Tag Archives: religion

Creation Evidence Museum, Glen Rose, Texas

A few years back I found the Dinosaur Valley State Park in Glen Rose State Park and I was enchanted at the chance to stand in an actual dinosaur footprint. On the way there I noticed the Creation Evidence Museum, 3102 FM 205, Glen Rose, Texas 76043. Well this Texas trip I went back to check out the museum because I think it is good for me to explore different view points and a fair number of folks must believe in creation because there are two US museums devoted to this topic. This one in Glen Rose is the smaller of the two. The 27 million dollar Creation Museum in Kentucky has a full size replica of Noah’s Ark! In fact this article, based on a Gallop poll, states 46% of the US adult population believes in Creationism (God created human beings pretty much in their present form at one time within the last 10,000 years or so).

General impressions:

  • The 45 minute introductory video by the museum director, Carl Baugh, walked the audience through many of the museum’s exhibits. If I wasn’t such a skeptic (thanks dad) I would have found it very convincing. Wikipedia suggests that there is controversy around Mr. Baugh’s theories.
  • I’m learning that I didn’t really understand the theory of creationism. The video suggested that the earth, animals, dinosaurs, people and all was put into place in seven actual earth days. Charts were presented. The science was explained. Biblical passages were quoted.
  • I really enjoyed many of the exhibits. I like dinosaurs and there were a few to see. I like the Noah’s ark story and there was a really large model of the ark. I like models.
  • The people that worked there were sincerely nice.
  • The museum was well maintained and the bathrooms were clean.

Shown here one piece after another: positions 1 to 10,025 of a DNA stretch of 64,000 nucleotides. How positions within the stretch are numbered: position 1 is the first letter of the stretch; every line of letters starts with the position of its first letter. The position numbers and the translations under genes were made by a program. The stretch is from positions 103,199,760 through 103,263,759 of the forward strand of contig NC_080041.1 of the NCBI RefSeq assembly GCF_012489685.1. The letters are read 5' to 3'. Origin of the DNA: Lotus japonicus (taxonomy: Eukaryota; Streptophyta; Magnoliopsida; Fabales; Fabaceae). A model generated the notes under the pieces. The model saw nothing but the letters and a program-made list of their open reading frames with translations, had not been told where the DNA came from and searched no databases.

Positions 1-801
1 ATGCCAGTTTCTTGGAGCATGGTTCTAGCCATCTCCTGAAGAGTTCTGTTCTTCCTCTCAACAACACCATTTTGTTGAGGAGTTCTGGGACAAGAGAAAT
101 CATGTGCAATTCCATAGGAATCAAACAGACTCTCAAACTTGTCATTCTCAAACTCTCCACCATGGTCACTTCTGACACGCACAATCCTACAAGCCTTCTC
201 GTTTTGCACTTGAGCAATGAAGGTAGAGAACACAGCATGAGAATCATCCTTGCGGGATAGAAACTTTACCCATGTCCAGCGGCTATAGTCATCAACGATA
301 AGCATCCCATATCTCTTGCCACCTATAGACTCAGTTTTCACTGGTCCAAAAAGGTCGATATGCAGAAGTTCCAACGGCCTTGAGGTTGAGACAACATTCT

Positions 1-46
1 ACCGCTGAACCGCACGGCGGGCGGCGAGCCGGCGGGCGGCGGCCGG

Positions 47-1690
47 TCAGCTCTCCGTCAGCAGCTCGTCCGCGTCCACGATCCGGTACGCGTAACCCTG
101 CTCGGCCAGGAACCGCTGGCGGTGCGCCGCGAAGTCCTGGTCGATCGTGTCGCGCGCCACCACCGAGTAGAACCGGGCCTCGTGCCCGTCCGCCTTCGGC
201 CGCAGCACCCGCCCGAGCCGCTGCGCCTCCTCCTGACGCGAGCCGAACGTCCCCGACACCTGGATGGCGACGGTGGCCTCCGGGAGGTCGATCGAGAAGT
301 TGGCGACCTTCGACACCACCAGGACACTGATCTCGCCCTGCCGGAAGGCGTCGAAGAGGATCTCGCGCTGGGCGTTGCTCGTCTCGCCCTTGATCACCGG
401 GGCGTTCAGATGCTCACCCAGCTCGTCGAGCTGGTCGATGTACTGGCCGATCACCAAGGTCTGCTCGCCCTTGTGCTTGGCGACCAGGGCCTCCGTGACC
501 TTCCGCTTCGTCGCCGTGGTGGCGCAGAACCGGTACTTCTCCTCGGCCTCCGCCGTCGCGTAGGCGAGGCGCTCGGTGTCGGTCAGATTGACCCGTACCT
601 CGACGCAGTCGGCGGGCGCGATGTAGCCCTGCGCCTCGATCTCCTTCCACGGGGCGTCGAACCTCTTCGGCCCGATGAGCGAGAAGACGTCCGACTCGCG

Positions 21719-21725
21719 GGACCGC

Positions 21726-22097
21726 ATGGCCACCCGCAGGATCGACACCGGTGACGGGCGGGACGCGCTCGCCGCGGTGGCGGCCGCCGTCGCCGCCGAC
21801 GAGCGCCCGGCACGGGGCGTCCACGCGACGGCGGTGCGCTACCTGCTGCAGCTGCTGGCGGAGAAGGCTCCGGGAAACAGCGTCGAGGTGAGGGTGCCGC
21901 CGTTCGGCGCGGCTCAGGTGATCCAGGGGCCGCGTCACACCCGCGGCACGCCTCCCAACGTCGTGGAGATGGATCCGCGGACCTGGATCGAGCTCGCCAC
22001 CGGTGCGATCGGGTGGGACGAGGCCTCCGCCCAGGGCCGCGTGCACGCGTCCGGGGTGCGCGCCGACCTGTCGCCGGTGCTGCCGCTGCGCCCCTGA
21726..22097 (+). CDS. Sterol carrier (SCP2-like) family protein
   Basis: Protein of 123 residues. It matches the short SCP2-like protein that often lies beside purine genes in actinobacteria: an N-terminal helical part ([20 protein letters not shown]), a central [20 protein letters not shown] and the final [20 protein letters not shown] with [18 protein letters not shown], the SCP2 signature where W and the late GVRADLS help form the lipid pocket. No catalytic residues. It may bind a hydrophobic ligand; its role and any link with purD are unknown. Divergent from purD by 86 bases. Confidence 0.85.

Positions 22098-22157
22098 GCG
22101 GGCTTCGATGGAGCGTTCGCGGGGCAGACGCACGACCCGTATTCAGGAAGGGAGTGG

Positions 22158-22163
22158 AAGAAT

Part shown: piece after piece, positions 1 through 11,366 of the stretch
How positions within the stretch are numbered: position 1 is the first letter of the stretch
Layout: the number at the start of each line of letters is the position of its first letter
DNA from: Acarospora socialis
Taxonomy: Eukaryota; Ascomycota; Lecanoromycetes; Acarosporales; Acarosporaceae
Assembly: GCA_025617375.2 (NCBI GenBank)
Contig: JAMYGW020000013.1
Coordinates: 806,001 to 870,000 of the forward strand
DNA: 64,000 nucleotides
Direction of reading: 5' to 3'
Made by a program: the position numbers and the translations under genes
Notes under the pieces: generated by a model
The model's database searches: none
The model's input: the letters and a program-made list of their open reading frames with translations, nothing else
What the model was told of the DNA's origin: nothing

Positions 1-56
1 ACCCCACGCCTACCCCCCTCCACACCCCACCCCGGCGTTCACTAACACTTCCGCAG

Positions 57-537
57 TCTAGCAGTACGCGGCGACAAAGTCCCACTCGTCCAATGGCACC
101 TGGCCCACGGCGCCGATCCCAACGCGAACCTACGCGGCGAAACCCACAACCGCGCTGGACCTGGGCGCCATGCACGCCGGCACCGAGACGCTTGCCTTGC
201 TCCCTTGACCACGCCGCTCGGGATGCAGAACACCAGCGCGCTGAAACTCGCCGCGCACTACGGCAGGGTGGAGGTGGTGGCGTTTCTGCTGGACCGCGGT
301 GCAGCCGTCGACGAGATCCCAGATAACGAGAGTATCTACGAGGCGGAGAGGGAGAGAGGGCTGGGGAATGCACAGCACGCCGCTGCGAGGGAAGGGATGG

• Nobody preached at me.
  • Per the museum’s information dinosaurs and humans existed at the same time and the earth is about 6,000 years old.
  • I had trouble getting my head around dinosaurs being on Noah’s ark (let’s just assume that there really was a Noah’s ark). So I read up on it. The logic is that some of the larger dinosaurs were taken as babies, so not so big at the time. And many of the dinosaurs actually were little. And the water dinosaurs didn’t need the ark. You can see the dinosaurs on the ark in the model (go ahead, look)
  • But what happened to the dinosaurs under that scenario?! One article suggested that they tasted like chicken and were a food source. Well ok then.
  • I liked the holiday decorations on the t-rex head.
  • There was a Pulsed Magnetic Field (PMF) unit which looked like a long tube. The sign on it stated in bold, all cap, underlined, red letters “Our magnetic field unit is not turned on at any time during public visits to the museum. You are not under the field’s influence at this moment!” Well, I hadn’t really been worried about it. There was a glass pane missing and I’d think it would have to be a sealed unit to work. I’d kind of like to know the last time it actually was turned on.
  • The full size replica of the Guttenberg was fascinating.
  • I had no idea that Tom Landry was so very involved with Creationism. He was the coach of the Dallas Cowboys when I lived in the Dallas area. There is a larger than life size statue of him at the museum. It is next to a statue of a native American. Mr. Landry was also featured on the video.

So there you have it. I’m glad I went. It certainly didn’t convince me of creationism, but I came away with a better understanding of what it is and why people believe it. There were a bunch of children there and this information is being presented as fact.